Thobes and shemaghs today brandish such names as Armani, Cardin, Gucci and other leading fashion houses. The very best handmade outfits sell for thousands of dollars. But, a custom made thobe in the Al Balad (Old Town) of Jeddah can be purchased for $100 or less, depending on material and quality.
A crowning touch–the Egal
The egal is the black, woven camel or sheep wool cord that is doubled and used to hold the shemagh in place. It has an interesting history, as I learned recently from a close friend in Riyadh. When milking or grooming a camel, Bedouin tribesmen used this black cord to pin the she-camel’s front right leg in order to keep her from moving. What more convenient place to keep the egal than on one’s head!
Today, not wearing the egal is considered by some of the more pious Muslims as a sign of humility, especially those who are devoted observers of the religious teachings of the sunnah; however, most Saudis overcome their humility with pride of Arab tradition. In the short video below, an American tourist is instructed by a Jordanian in the many varied ways to wear his new shemagh.
Sources: The Saudi Gazette, wikipedia.com, A History of Saudi Arabia, Sam’s friend Sheikh Rayan
History of our solar system
The oldest matter found on earth originates from outer space. This debris from far away worlds falls from the dark depths of space onto the ever-changing surface of planet Earth. These meteorites provide valuable information about the early history of our solar system.
Scientists are now investigating unusual surface areas of the Arabian Peninsula where meteorites are found, often in dense concentrations. In these black stones one learns about the early beginnings of the birth and death of celestial bodies. Today, in almost every country there are scientists who work on decoding the hidden messages of this space debris.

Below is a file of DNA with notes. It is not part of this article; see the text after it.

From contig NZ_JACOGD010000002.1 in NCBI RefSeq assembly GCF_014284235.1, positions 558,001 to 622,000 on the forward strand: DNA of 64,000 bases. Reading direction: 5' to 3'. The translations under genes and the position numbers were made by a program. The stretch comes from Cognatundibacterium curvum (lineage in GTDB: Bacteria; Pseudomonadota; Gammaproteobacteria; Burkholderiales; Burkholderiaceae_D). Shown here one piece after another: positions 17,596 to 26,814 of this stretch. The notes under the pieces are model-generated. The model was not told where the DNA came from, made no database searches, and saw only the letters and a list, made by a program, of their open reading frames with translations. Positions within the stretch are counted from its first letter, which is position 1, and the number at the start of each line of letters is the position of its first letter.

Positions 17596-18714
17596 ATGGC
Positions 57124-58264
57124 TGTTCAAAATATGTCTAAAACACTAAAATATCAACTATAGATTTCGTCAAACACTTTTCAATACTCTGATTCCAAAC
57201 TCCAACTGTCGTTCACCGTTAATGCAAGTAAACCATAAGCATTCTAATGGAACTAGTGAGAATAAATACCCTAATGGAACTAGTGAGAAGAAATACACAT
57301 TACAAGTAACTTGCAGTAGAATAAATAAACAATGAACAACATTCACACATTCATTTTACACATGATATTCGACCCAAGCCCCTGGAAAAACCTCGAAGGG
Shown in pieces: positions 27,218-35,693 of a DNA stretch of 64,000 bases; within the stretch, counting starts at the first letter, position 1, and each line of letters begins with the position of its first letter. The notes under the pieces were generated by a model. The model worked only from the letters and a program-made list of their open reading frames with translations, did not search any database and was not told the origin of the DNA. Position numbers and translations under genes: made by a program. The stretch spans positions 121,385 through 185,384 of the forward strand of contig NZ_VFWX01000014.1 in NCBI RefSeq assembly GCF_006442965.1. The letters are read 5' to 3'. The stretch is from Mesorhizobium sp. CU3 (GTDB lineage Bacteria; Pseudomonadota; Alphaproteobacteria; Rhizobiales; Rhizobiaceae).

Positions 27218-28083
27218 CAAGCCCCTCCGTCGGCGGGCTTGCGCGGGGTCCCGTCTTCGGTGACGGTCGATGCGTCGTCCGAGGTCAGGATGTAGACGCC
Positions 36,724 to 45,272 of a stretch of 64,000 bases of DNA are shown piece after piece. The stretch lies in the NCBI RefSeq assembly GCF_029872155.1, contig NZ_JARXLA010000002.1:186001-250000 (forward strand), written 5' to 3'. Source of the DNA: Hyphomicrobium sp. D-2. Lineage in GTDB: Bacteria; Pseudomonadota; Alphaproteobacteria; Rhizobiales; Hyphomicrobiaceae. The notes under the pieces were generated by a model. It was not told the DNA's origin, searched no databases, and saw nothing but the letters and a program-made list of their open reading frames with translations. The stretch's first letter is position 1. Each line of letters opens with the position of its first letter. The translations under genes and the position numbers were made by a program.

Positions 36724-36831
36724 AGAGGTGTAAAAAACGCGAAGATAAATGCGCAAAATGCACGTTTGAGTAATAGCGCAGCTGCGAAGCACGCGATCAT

Most meteorites are fragments of asteroids, some containing organic matter. Some preserve information on the chemical make-up of the solar system before the formation of planets. Other meteorites found in the Arabian Desert are known to be impact debris from the surfaces of the Moon and Mars. Martian and lunar meteorites, which are rare, are often fragments from the past, having been knocked off into space millions or even billions of years ago.
Mars literally in our hands
Meteorites provide the only samples from Mars that we have in hand to analyze in a laboratory. However, we do have material collected by astronauts from the Moon. Lunar meteorites provide clues to early processes in the Earth-Moon system, such as the a period known as the “late heavy bombardment.” That’s the period when huge numbers of meteorites pelted the Earth and Moon some 3.9 billion years ago, just when life may have started on our planet.
“Searching for meteorites is of paramount importance for astrobiology and planetary science,” according to Dr. Beda Hofmann, head of Earth Science at the Natural History Museum in Bern, Switzerland. Hofmann and Edwin Gnos of the Natural History Museum in Geneva, Switzerland are leaders in meteorite hunts taking place in Oman.
Antarctica and desert hunting grounds